Migraine treatment innovations still have ways to go
Stephanie M. Lee
Published 3:02 pm, Saturday, July 19, 2014
Dr. Robert Cowan, head of the Stanford Headache Clinic helps migraine patient Nancy Mikhael, who is getting three rounds of Botox injections as part of her treatment. Photo: Leah Millis, The Chronicle
Dr. Robert Cowan, head of the Stanford Headache Clinic, administers a Botox injection to migraine patient Nancy Mikhael, 31, of San Jose. Photo: Leah Millis, The Chronicle
Few sensations are as grating as a head-splitting, nausea-inducing migraine that just won’t disappear.
When aspirin and Advil aren’t strong enough, patients often turn to the class of drugs called triptans, the prescription medicine DHE or even opioids. But these treatments do not work well in everyone and may have dangerous side effects.
So biotechnology companies, including one in San Mateo, are developing alternatives in an attempt to treat some of the 36 million Americans who suffer migraines. Also on the market are two head devices that use magnets or electricity, one of them developed at facilities in Sunnyvale.
The migraine market in developed countries will grow to nearly $5.4 billion in 2022, predicts the Decision Resources Group. “The unmet need is pretty strong,” said Bethany Kiernan, a senior director for the health care market analysis firm. “Having a therapy that can either work to a greater extent in a larger percentage of the population, or that can better serve those patients that are currently underserved, has a real advantage in this market.”
Universal relief may be a long way off, however. This month, a panel of California clinicians voiced support for Botox, the wrinkle-smoothing shots that are also approved to treat chronic migraines, defined as severe headaches at least 15 times per month.
At the same time, the doctors were skeptical about the two new head devices.
“These are all promising things, but we still know so little about what’s actually going on,” said Dr. Robert Cowan, director of Stanford University‘s Headache Clinic. “How come two different people get hit in the head the same way, one of them gets a lump in the head that goes away in few days or a week, and the other gets chronic headaches that never go away for the rest of their life?”
Scientists are still trying to understand the exact causes of migraines. Labrys Biologics in San Mateo has been developing a drug that tries to prevent chronic and episodic headaches by binding a protein to a neuropeptide thought to play a role in migraines. In June, Israeli drug giant Teva Pharmaceutical Industries said it would acquire the company for up to $825 million.
But the field has seen some high-profile flops. Last year, Allergan spent nearly $1 billion to acquire a new, inhalable migraine drug, only for the Food and Drug Administration to reject it out of safety concerns.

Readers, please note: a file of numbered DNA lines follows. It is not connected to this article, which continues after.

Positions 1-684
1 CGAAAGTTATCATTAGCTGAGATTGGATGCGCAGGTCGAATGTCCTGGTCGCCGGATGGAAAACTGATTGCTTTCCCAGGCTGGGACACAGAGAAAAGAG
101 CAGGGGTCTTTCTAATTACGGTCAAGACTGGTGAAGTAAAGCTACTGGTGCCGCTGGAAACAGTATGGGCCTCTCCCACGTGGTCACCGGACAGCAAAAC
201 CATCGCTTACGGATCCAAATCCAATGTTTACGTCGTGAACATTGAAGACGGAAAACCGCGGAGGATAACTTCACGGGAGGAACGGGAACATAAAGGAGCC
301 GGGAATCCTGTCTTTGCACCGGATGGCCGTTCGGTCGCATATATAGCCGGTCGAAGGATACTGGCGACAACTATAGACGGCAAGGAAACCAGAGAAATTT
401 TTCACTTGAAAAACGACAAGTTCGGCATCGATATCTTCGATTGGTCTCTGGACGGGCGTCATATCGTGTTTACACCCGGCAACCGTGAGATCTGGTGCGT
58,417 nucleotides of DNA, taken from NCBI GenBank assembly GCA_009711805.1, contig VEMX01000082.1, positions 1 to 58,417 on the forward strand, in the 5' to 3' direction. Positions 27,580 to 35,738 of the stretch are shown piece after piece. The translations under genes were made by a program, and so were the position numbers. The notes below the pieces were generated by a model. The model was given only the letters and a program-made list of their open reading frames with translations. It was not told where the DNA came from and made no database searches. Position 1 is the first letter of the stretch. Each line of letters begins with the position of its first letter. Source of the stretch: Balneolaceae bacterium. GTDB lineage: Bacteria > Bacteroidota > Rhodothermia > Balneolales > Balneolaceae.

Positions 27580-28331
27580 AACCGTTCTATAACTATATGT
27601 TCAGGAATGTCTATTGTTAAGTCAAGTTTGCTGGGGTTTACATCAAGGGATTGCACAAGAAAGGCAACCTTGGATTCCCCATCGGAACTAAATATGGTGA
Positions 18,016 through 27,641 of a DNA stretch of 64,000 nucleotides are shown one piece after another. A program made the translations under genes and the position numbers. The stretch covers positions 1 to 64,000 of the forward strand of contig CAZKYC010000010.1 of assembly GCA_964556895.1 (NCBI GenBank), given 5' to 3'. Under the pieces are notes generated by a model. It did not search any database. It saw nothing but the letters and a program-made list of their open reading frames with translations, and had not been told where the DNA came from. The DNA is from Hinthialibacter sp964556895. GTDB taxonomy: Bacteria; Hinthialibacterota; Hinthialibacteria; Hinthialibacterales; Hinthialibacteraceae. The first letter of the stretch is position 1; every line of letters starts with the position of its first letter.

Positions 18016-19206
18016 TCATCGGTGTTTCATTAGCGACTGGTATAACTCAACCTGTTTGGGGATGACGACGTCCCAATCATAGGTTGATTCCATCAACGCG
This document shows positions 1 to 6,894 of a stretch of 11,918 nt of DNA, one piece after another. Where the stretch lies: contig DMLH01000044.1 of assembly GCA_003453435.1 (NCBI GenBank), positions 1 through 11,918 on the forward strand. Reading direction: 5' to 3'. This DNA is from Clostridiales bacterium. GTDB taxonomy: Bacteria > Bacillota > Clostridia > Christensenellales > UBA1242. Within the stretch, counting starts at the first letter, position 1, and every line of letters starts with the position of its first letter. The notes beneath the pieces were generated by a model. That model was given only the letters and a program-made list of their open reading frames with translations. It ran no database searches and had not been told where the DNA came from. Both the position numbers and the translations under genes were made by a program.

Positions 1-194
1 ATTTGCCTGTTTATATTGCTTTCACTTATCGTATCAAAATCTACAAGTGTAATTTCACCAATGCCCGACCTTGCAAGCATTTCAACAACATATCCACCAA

Allergan also owns Botox. In 2010, the cosmetic injections won approval to treat adults with chronic migraines. Current therapy recommendations call for injections every three months.
Compared to no treatment at all, Botox seems to have small benefits in some patients, the California Technology Assessment Forum agreed this month. The panel of physicians reviews medical issues three times a year.
The group was not as convinced of the merits of SpringTMS, a handheld device that delivers a brief pulse of energy, or transcranial magnetic stimulation, to the back of the head. It is supposed to generate magnetic fields that interrupt abnormal electrical activity associated with migraines.
The device won federal approval in May and is made by eNeura Therapeutics, whose headquarters are in Baltimore and whose research and development facilities are in Sunnyvale. CEO David Rosen said the product may appeal to the estimated 10 to 15 percent of migraine patients who are not eligible for drugs or other treatments.
“It would make sense for a specialist to consider use of the device and prescribe use of the device for patients who don’t have any other treatment option,” he said. “What are you going to do for these people besides say, ‘I don’t have a treatment option for you?’ ”
But the panel decided there was inconclusive evidence to demonstrate the SpringTMS was better than standard treatments. Patients in one study reported some relief after using the device, but other measures, such as whether patients became less sensitive to light and sound, did not significantly differ from the placebo users.
“There really was no difference between the device and a sham stimulator,” said Dr. Rita Redberg, a cardiologist at UCSF, who sided with the majority of the panel. It was “just putting something on your head and thinking you were being treated for migraines.”
The panel was similarly skeptical of Cefaly, a $449 headband designed to deliver electrical impulses to nerves that transmit migraine pain. Approved in March, it is supposed to be worn for 20 minutes each day to reduce the frequency of migraines – but the panel found the supporting evidence inconclusive.
At the same time, the group acknowledged that many patients lack viable options. The popular migraine drugs known as triptans, for example, temporarily narrow blood vessels, an effect that makes them off-limits for people with coronary artery disease and other vascular conditions.
Frustrated patients often seek out opioids in the emergency room, but opioids can be dangerous. In a year, the panel estimated, 20,000 patients in California develop chronic migraines because of opioid overuse, and 3,000 become addicted. So the demand for safe and effective alternatives is urgent.
“Headache care is 50 years behind things like diabetes and cancer,” said Cowan, the Stanford doctor, who was an adviser to the panel. “It just hasn’t had the attention, hasn’t had the funding, in order to get to the answers we need.”